Land shines like a diamond
What price would you get for a second-hand diamond? Answers may include reference to the size or quality, or reference to the market or the original price. If you’re looking for a guide, though, a rough estimate would be about 33% less than you’d pay for a new diamond. The reason for this is twofold: 1. Jewellers place around 20% profit uplift on diamonds; and 2. Diamonds actually aren’t that rare. In-fact, to emphasise point 2: diamonds are as common as bearded men in Shoreditch. So how do they command such a high-price when they’re new? Simple, the supply is closely managed by the suppliers. It’s a market where the price is artificially inflated by managing supply and when diamonds are second-hand the supply is much, much higher.
As you think whistfully about a diamond you’ve lovingly purchased or had purchased for you and wonder whether with a few million years less compression it would be worth more as a lovely lump of coal that would provide heat and light, let us consider something else that is in finite supply: land. Notwithstanding the efforts of a limited number of volcanoes around the world, Dubai’s artificial islands and the Chinese government building out into the South China Sea, land is in finite supply. Especially in the UK. And it doesn’t move. It’s the reason land has its own special set of laws – it doesn’t move. The fact that everyone wants their own bit and that bit will never move makes it continually valuable.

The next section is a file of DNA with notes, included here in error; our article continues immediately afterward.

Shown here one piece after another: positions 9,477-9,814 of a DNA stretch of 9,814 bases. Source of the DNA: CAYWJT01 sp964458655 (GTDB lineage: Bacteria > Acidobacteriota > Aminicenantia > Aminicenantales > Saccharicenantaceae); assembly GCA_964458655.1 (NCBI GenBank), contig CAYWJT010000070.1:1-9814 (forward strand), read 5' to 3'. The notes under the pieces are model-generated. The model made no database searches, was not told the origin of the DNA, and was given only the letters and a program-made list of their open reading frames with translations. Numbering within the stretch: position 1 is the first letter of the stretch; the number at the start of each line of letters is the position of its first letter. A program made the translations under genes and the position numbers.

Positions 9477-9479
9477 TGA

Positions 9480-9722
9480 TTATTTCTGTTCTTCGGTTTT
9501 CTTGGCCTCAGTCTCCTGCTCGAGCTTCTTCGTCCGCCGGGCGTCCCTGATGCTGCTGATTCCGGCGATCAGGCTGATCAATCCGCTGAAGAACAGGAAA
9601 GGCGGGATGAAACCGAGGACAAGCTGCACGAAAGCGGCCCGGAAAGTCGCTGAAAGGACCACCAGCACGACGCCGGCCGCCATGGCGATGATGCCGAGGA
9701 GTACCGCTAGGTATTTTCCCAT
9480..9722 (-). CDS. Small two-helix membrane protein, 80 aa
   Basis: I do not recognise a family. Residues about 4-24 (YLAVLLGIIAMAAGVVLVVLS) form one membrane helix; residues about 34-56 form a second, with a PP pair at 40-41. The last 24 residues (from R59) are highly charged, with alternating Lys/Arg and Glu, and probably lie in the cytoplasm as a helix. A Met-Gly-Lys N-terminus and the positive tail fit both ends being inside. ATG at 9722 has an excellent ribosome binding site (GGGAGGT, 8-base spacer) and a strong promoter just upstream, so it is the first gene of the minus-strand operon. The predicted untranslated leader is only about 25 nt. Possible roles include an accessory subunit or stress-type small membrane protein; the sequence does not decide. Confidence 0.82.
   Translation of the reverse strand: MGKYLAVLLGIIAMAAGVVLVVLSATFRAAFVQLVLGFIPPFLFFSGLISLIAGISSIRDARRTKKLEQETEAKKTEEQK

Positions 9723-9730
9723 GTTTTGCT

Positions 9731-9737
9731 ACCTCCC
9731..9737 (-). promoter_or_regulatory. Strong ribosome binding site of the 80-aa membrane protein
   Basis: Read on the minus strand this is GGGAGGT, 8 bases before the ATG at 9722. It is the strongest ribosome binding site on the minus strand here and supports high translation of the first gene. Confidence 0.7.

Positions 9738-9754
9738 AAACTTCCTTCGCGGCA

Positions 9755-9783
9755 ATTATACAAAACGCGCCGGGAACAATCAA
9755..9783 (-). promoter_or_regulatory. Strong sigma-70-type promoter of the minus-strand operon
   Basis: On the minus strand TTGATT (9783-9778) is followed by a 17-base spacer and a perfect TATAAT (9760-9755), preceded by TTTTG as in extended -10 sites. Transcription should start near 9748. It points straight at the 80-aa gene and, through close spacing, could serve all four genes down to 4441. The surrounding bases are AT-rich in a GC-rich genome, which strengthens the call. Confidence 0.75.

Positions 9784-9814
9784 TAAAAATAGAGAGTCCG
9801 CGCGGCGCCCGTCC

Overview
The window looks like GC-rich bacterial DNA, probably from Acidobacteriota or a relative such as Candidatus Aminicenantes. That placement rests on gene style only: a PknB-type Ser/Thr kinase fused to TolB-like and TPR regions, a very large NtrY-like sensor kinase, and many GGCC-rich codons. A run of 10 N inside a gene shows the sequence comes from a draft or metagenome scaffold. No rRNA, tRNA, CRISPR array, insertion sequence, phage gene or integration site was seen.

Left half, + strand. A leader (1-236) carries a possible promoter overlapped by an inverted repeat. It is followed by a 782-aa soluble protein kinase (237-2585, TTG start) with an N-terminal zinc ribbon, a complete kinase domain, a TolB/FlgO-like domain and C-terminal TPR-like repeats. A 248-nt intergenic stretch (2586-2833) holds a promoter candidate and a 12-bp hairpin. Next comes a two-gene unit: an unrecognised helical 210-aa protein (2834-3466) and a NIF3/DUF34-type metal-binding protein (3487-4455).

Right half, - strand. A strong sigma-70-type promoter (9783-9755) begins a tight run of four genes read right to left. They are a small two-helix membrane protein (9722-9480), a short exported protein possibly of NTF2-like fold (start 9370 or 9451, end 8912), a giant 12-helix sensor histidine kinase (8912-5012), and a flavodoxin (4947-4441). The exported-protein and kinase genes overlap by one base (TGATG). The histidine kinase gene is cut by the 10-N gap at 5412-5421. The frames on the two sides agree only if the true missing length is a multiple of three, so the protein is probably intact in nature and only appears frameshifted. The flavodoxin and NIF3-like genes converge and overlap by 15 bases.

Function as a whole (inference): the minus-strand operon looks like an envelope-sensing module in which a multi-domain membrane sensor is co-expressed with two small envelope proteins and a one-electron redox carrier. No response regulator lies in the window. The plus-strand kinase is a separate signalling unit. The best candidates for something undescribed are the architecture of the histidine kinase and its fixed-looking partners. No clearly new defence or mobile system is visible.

As we are all aware, these are uncertain times; the unknown consequences of Brexit and the new President elect of the United States. But the benefits for Property Developers are potentially huge. Kinght Frank reported this week that Chinese investment into UK property remains high, boosted by the falling price of sterling. Donald Trump’s election as president of the USA has led a number of industry figures to suggest that there will be higher demand for UK assets. Atlas Residential has formed a Joint Venture with Wildheart Residential for a major push into the UK property market.
Land continues to be the bedrock of the UK economy (and literally the bedrock of the country) and with the UK’s well established laws, trusted commercial court system and rising prices – we’ll try to forget about the ropey planning system – the large-scale investment in development property over the next 12 months. Bright times ahead – shining like a diamond.”